In the experience I just described, the company approached me in the Alpha Dog posture (tail and head high, hair on the back of their necks standing up) and expected me to roll onto my back. No dice. How many times have all of us, as job candidates, cooled our heels in office lobbies waiting for an interviewer, or waited three weeks past the date when a post-interview phone was promised us?
Companies who live in Alpha Dog mode are guaranteed of one thing: the people they hire will not be top dogs in their industries, because they're required to show submissive behavior just to get in the door.
When will companies learn that a little humility will pay off in the form of smarter, more confident team members, and everything that comes with that, including better ideas and higher margins? Why do business leaders and human resources people continue to delude themselves into the idea that demanding: "Please grovel upon entering the building" somehow glorifies them?
It's an obvious trade-off: I'll gratify my ego by treating job candidates like cattle, and in return give up the chance to hire the best and brightest people available, who'll find opportunities elsewhere. But ego is a powerful thing. People will make bad decisions to enjoy a little ego gratification surprisingly often.
So, it pays to keep your Dog Logic radar on high alert when you're job-hunting. There are signals that will tell you that only subservient doggies need apply, and you should watch for these in particular:By Liz Ryan
• A recruiter from the company calls you out of the blue three months after receiving your resume, and is mildly annoyed that that particular moment isn't a convenient time for you to chat.
• You have a pleasant phone conversation with a company representative, and then are notified of your pre-scheduled interview time -- not asked whether it's convenient.
• You call the company to change a scheduled interview because of an emergency, and are greeted with a stony silence or a long, exasperated sigh.
• You appear on time for your interview, wait half an hour, and then are deposited in an interview room the size of a washing machine to wait some more.
• The person who interviews you doesn't tell you her position or her relationship to the job for which you're applying -- and can't answer your questions about the role.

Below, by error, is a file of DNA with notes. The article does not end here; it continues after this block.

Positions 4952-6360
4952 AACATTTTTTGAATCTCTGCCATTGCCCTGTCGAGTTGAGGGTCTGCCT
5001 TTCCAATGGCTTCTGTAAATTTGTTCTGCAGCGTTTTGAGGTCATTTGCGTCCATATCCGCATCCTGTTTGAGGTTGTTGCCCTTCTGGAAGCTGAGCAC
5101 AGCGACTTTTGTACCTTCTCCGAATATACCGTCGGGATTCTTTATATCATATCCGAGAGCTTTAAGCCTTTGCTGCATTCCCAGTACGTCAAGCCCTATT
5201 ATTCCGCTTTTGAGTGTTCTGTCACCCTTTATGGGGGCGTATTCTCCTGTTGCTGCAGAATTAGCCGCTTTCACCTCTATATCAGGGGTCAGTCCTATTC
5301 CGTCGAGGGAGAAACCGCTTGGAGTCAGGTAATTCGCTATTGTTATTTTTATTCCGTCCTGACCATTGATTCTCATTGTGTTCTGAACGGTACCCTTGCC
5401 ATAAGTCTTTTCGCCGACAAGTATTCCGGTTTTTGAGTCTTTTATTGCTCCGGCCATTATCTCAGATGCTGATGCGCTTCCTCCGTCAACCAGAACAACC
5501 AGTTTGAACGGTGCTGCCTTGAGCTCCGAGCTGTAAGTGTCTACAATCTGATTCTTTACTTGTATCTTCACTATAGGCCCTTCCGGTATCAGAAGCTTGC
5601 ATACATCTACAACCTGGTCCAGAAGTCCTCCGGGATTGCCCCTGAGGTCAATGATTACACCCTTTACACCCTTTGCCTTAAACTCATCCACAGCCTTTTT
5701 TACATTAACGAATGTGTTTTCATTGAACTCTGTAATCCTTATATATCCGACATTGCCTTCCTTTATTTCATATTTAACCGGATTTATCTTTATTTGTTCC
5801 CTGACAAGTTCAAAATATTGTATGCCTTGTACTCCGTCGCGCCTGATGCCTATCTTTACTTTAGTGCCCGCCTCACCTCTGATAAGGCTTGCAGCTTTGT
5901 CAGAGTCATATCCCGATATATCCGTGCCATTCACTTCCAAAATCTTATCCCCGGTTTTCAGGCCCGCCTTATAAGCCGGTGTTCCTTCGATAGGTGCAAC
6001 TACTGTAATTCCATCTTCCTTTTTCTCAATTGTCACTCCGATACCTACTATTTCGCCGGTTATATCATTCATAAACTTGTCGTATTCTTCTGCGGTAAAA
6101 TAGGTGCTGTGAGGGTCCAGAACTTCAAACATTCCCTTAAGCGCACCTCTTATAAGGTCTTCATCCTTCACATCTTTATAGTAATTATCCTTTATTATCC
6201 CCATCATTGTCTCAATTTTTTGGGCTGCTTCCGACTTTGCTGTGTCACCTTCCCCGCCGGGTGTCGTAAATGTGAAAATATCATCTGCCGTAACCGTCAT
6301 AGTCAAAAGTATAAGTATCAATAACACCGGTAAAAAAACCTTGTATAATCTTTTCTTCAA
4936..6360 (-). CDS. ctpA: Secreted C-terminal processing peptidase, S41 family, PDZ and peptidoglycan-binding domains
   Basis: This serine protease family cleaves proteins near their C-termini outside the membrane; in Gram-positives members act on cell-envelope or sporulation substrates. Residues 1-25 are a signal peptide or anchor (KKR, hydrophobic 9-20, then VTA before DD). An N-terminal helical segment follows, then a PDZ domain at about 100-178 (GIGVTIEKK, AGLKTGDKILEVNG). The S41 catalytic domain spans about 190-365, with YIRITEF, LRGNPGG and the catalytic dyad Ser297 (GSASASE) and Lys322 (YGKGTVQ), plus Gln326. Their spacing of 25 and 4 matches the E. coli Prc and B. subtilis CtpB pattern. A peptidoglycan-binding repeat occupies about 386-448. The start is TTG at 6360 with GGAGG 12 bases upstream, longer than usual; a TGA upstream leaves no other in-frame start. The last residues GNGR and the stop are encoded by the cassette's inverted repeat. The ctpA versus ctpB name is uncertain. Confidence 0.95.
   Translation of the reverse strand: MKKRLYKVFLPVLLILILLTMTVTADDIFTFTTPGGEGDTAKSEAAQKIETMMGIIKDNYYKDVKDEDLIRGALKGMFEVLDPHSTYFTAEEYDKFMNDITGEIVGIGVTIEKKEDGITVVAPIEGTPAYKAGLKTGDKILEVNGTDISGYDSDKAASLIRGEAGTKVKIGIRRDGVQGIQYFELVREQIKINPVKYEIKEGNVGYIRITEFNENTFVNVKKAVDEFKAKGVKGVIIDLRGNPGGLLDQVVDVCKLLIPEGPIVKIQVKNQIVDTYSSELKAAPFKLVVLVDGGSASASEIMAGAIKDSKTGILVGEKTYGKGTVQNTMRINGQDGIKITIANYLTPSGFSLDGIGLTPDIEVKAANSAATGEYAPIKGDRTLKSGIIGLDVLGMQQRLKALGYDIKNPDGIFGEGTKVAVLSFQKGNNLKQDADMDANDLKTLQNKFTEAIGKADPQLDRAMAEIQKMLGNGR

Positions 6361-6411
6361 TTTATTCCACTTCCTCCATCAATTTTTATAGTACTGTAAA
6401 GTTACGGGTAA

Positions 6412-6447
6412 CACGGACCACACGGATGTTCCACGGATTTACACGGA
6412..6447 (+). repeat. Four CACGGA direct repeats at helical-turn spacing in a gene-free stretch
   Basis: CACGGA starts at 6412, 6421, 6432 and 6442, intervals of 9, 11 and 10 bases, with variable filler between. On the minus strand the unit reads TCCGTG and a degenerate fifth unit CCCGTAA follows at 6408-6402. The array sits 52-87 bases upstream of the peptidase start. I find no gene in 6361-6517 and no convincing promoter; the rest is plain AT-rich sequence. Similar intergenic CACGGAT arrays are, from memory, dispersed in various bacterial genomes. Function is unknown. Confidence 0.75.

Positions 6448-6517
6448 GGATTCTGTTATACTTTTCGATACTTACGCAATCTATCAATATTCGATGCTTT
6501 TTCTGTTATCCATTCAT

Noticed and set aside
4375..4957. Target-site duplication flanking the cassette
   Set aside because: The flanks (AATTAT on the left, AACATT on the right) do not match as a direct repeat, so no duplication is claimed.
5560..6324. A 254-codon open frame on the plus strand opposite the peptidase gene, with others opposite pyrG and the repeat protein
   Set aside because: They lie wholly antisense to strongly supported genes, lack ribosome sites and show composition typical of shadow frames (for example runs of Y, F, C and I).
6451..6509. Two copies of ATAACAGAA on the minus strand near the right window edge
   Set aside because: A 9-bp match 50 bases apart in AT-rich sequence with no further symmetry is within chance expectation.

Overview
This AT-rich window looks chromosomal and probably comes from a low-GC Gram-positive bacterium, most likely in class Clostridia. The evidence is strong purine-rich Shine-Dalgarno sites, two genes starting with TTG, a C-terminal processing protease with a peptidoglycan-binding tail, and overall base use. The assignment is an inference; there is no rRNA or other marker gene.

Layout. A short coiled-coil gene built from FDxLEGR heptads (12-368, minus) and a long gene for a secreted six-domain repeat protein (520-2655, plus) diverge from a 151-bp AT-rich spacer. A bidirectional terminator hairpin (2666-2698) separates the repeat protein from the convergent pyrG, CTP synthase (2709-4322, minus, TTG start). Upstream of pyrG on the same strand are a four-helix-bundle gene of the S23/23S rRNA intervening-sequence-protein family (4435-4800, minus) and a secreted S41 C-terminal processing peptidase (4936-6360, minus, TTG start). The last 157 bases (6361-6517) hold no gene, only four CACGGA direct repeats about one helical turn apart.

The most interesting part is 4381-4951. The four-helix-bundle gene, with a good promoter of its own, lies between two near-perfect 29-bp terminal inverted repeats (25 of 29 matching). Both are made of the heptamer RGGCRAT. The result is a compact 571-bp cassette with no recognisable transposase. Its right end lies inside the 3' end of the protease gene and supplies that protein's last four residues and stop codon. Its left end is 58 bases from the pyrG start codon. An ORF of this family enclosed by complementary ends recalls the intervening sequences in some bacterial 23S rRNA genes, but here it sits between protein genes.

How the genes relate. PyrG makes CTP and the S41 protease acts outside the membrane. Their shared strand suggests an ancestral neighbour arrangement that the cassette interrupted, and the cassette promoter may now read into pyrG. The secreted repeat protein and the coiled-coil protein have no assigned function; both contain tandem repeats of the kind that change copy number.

• You feel that your interview has gone well, but hear nothing back from the company for weeks. Even if you receive an offer at this point, make no mistake, you've been Alpha-Dogged.
What can a candidate do to counteract these dominant behaviors? Be clear about what you need from the get-go. You don't have to be huffy or overdo it. Top dogs never do. Just explain:
• That time isn't convenient for me, let's find another.
• I only have an hour and a half available that day, so we'll need to be right on schedule.
• I'm so sorry, but I'd forgotten about that opportunity, since I haven't heard from you for weeks. I couldn't consider an offer without more conversation.
As tough as many local job markets still are, good candidates are hard to find. Some job openings may be so appealing that you can withstand an annoying Alpha Doggish move or two. But if you let those stack up, you'll discover that you've lost all negotiating power. There are companies and assignments that are better avoided than taken, however appealing they sound on paper or on a recruiter's lips.
If you're on the other side of the desk, take a look at your recruiting practices. Confidentially survey the job candidates you've met over the past year to get their honest opinion: How did we treat you during the recruiting process?
It can be tough to acknowledge that your company is full of itself (and possibly full of something else), to the detriment of your talent-acquisition program. But that kind of shock can lead to positive change, too.
Or if you're really in love with the Alpha Dog posturing thing, you can add a note to your employment ads: Please respond with your resume and salary history, a cover letter -- and a low whine.
Do you have any great business leadership tips to share with BusinessWeek Online's readers? Send them to Liz Ryan, an at-work expert, speaker, and writer, and CEO of online networking organization WorldWIT